Race Recap: Boston Marathon 2016
I wanted to cry from sheer joy and relief when I finally made the right on Hereford, left on Boylston, and spotted the finish line.
I had done it. I had finally run a Boston Marathon I was proud of. I crossed the finish line on Monday in 3:28:24. It wasn’t a PR, but it was a time I was proud of. My main goal for this race was to leave everything on the course, and I can honestly say I did.
It was a long but amazing day. I was up well before the sun, despite my wave not taking off until 10:50 a.m. In case you haven’t picked up on this, I am neurotic and anxious normally, and throw in a big, major goal race, and I am much worse. Time passed slowly, but eventually, I hopped on a shuttle and arrived at Boston Commons to take the bus over to the starting line in Hopkinton.
The sun was beating down by the time I arrived around 9. I quickly shed my hoodie and sweatpants, as I really didn’t need them. I don’t run well in the heat, but I recognized that it was totally out of my control. I got into an enormous bathroom line, and then killed the rest of the time sitting in the grass with my friend, Jill, talking about how nervous we were. By the time the third wave was called up to the start, I was more than ready to go. It’s about a mile walk from the village to the starting line, and it feels long. It was then I overheard someone say it was already 71 degrees. Yikes.
We were herded into our waves, and I could already feel myself sweating. After the National Anthem, we were off.
I was running the Boston Marathon. Again.
I won’t lie, part of me was terrified I was going to have a repeat of 2014. Despite the fact that, as far as I know, I am perfectly healthy, I just couldn’t shake the feeling that I had some kind of curse with this race. The first three miles were really congested. It was hard to get into a rhythm with so many people. I was running way faster than I had planned on, which I knew was a gamble. I wanted to run high-7-minute miles, and I was logging 7:30 – 7:40s. I focused on making it to each timing mat, located every 5K, knowing it was sending a message to my family and friends that I was OK.
The first ten miles or so are rolling hills, you’re up, then you’re down, then you’re back up. I was still feeling good, and taking fluid at every station, usually one cup to sip and one to dump on my head. I was enjoying the race, and I was looking forward to seeing my husband, parents, and friends at upcoming different spots. (Spoiler Alert: I never saw any of them, and they never saw me! The only person I saw was my husband’s cousin who lives in Boston and happened to be spectating.) I was high-fiving spectators, laughing at their signs and taking water and wet towels from them.
I hit the half in 1:40:27, in which case I thought, UH-OH, YOU’RE AN IDIOT. There was no way I could run a 3:20 marathon, and I had a ton of hills in front of me, and I was only getting hotter. There was also a headwind for most of the race, which sometimes cooled you off, but was also brutal on a climb.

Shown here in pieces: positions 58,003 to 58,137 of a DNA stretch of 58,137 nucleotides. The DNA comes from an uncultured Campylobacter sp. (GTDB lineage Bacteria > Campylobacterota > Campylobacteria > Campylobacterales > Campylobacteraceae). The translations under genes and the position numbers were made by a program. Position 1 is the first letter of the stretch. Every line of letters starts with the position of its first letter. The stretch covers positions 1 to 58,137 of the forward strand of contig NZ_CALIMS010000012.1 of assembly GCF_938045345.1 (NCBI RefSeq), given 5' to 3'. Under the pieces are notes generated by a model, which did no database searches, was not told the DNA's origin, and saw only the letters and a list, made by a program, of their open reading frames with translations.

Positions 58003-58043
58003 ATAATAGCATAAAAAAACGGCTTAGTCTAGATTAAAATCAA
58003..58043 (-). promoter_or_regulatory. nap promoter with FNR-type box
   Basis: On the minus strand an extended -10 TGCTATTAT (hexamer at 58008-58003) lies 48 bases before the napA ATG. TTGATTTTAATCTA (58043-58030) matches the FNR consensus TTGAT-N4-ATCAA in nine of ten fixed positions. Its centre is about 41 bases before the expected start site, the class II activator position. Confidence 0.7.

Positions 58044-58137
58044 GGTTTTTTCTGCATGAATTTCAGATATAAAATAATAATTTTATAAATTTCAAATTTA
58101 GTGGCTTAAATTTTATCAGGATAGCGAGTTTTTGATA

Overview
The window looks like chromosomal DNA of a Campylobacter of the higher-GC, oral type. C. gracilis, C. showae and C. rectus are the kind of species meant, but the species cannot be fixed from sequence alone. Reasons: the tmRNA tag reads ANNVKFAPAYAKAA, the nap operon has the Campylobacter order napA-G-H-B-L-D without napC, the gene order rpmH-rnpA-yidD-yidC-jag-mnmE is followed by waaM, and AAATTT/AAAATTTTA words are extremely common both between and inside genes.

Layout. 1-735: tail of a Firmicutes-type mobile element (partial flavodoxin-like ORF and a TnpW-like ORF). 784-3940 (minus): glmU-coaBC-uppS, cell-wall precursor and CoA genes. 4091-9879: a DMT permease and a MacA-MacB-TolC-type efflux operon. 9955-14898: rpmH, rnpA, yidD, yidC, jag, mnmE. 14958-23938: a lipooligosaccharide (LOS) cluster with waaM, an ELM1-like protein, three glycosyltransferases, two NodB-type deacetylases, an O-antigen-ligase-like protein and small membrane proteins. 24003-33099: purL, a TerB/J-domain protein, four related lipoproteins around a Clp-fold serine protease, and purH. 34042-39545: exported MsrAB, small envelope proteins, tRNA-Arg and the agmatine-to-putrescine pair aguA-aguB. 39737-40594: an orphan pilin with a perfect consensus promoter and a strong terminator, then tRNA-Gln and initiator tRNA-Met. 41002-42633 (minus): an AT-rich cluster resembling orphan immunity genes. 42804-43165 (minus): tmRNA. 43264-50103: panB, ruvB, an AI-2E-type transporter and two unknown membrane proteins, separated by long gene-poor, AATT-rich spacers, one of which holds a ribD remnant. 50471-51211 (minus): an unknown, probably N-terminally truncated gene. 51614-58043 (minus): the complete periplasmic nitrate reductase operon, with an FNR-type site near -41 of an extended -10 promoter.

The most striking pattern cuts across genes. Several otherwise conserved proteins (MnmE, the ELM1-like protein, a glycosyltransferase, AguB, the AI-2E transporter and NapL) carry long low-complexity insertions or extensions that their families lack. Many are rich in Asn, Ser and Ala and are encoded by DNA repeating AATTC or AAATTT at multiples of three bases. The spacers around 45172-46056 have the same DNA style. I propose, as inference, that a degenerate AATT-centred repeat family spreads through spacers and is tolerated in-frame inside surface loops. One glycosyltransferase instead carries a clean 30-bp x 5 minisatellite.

Somewhere around mile 16, I started walking through the aid stations. It killed me, but I was just so hot. And right after that, I was greeted by the Newtown Hills, four really big hills right in a row, ending with the infamous Heartbreak Hill. The hills last about five miles, and this was my slowest part of the course. I tried to run the majority of it, and only take a brief walking break when I was going through an aid station or when my heart rate was too high. My legs were aching at this point. I knew I wasn’t going to PR, but I kept reminding myself I didn’t come this far and train for the last 18 weeks to putter out at the end.
After finally cresting Heartbreak Hill, I told myself I only had less than 45 minutes of running left, and if I wasn’t breaking 3:26, I sure as hell better give it my all to BQ.
There were a lot of people walking, and it was so tempting to stop, but I wanted this too badly. I managed to drop my pace down to low-8 minute miles, and I focused on getting from one mile to the next. I was doing math in my head, figuring out how many minutes I had left, and reminding myself how little time it was compared to the amount I had already run. With two miles to go, my left calf started cramping really badly, it almost felt like it was seizing up. But I had not come this far to give up now. I gritted my teeth and did my best to ignore it.
Seeing the “last mile to go!” sign was beautiful. “Less than 10 minutes, Leighton. Less than 10 minutes.” I knew I’d be under 3:30, unless something really bad happened, and I just kept pushing myself to get to the finish line.
It’s a long few blocks once you make that final turn, and I give it all I have, focusing on that finish line and securing that sub-3:30.
Once I crossed the finish line, I was given my medal, a heat sheet and a food bag. I shuffled a few blocks before I finally found my husband, and soon, my parents. I knew I had truly given it my all when my husband had to half carry me to a sidewalk, my poor mom had to take off my sneakers and socks for me, and when I then decided to lay down completely on the sidewalk to “take a little break.”
The best part of all this? I’m lucky enough to get to do it all again in 2017. See you in Hopkinton next year.